Large round bale storage
By properly storing large round bales outside, dry matter and nutrient loss can be minimized
Although we had rough growing seasons this year, farmers were still able to make large round bales. Large round bales reduce labor requirement, however, storage losses of large round bales are generally much higher than small rectangular bales, particularly when stored outdoors. This indicates that a lot of large round bales might have had some nutrient loss from precipitation combined with air temperature and humidity. Much of the dry matter loss with outdoor storage is associated with microbial respiration under optimal moisture, temperature, and nutrient condition for microbes. Following are a number of ways to minimize large round bale loss stored outside:
Dense large round bale
One of the most important ways to reduce round bale loss is to tighten the outer layer of bale. If the bale is not tight enough, microbes are going to use oxygen to break down the bale using moisture and nutrients. If you can depress the surface more than a half inch, the round bale could experience significant loss when placed outside and unprotected. It’s recommended to have a density of a minimum of 10 lbs of hay per cubic ft.
Round bales stored outside and covered with either plastic or canvas (5-7% dry matter loss) generally reduce much less deterioration compared to unprotected bales (25-30% dry matter loss). Weathering can reduce forage quality of round bale hay, particularly digestibility. Plastic wrap, net wrap, reusable tarps, or plastic twine can also be used to prevent the loss from weathering.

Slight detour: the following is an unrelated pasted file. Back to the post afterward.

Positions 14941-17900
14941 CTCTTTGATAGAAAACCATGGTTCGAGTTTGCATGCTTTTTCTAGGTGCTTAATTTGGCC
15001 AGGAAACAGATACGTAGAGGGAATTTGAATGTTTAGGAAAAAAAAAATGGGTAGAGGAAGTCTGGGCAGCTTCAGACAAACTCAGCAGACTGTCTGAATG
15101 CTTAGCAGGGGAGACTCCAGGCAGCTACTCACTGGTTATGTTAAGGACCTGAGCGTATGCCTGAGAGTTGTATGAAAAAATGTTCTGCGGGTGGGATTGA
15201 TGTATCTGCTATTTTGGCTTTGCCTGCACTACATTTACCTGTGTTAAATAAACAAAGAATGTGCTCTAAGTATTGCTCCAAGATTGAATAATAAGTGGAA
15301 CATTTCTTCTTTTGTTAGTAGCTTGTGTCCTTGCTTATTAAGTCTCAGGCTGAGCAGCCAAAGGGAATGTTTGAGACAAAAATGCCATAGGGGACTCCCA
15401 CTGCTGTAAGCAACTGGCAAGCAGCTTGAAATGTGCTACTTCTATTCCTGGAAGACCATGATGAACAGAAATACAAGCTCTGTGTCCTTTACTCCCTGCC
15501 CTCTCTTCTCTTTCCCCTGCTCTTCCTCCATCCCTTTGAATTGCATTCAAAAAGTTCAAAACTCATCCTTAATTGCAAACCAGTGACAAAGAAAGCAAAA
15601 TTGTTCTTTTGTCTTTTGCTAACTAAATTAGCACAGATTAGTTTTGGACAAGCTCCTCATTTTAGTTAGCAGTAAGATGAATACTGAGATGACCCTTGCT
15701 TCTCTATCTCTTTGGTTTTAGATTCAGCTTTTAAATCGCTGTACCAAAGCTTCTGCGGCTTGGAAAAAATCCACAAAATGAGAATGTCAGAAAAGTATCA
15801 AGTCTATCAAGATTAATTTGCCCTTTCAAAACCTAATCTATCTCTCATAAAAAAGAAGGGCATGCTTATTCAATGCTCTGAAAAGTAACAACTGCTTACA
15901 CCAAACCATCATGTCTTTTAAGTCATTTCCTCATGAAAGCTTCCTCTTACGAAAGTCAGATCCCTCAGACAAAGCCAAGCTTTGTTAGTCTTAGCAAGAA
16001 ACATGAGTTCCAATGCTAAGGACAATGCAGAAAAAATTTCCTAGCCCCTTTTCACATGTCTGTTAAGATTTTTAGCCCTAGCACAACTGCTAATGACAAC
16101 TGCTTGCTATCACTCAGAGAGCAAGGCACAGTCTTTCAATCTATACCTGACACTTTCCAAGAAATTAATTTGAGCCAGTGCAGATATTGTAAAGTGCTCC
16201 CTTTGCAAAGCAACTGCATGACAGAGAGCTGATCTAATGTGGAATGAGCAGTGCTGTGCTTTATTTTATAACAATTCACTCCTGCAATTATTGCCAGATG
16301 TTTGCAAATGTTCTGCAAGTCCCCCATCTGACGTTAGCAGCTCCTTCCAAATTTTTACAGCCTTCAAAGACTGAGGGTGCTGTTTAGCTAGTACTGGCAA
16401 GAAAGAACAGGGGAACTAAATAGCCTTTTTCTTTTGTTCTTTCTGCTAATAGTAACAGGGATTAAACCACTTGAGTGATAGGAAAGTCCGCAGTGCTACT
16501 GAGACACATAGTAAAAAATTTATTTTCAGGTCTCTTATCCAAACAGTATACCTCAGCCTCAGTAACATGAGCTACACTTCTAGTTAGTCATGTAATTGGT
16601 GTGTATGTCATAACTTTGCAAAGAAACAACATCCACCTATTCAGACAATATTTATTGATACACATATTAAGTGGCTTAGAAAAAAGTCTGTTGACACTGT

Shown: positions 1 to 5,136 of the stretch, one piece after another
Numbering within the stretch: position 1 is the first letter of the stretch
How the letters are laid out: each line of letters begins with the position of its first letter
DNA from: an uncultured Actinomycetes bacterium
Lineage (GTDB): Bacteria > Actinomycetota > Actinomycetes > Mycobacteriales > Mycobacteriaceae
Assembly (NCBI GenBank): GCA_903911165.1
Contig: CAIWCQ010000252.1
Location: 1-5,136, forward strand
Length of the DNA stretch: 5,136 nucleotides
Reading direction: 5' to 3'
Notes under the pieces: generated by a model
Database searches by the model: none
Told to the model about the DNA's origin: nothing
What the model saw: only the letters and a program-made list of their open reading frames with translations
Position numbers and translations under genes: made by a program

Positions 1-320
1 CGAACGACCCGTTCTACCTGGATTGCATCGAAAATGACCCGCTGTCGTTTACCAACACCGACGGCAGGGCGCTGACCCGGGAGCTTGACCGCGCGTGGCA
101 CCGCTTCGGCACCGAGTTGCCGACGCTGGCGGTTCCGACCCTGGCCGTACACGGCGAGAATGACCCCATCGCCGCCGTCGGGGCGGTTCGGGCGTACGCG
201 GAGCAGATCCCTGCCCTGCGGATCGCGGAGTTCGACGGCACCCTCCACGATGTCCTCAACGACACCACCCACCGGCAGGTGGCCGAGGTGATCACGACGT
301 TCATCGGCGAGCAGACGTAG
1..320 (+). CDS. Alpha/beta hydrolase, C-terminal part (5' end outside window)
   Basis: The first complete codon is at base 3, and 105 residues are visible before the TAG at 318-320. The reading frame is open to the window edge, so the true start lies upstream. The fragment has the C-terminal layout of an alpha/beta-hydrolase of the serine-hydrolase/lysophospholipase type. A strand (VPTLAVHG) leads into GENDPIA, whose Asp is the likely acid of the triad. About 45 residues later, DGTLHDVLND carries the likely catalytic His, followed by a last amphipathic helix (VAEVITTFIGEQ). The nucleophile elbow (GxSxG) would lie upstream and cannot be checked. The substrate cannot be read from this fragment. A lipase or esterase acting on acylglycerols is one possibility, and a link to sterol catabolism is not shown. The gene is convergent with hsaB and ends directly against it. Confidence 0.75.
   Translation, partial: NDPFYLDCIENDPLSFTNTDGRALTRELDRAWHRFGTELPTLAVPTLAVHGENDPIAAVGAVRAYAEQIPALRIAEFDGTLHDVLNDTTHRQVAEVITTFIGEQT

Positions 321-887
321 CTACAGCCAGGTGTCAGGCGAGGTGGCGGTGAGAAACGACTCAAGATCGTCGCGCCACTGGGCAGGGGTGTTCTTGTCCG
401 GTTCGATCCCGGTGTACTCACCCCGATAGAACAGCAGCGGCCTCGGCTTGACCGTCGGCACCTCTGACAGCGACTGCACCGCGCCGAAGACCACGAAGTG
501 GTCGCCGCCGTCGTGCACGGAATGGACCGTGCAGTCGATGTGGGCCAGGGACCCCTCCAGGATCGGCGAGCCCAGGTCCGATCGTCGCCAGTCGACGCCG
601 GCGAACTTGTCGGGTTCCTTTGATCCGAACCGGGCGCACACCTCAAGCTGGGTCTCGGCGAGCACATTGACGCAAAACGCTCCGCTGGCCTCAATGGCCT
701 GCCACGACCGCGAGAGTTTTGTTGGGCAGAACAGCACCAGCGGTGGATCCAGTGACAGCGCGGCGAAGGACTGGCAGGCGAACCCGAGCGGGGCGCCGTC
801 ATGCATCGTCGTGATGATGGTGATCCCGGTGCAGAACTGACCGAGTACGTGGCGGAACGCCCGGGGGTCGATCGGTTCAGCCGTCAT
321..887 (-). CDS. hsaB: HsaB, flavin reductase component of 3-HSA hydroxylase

Selecting a good storage site is another important consideration in reducing bale loss with little cost involvement. The storage site should not be shaded and should be open to circulate air, which will enhance drying conditions. The storage site also should be well-drained to reduce moisture absorption into the bottom side of the round bales. A well-drained, 4-6 inch coarse rock base would help minimize bottom spoilage of a large round bale. Bale storage loss can be reduced by elevating the bales rather than being on the ground, since ground contact can account for over half of the total dry matter loss. To elevate the bales from the ground use racks, fence posts, discarded pallets, railroad ties, used tires or a layer of crushed rock about six inches deep to have good drainage.
Orientation of bale stack
It’s recommended to stack large round bales in rows, buff end-to-end, with three feet between rows, and orient in a north/south direction. This will allow the area to dry faster after a rain by having good sunlight and air flow. Vegetation between rows should be mowed to have better air flow.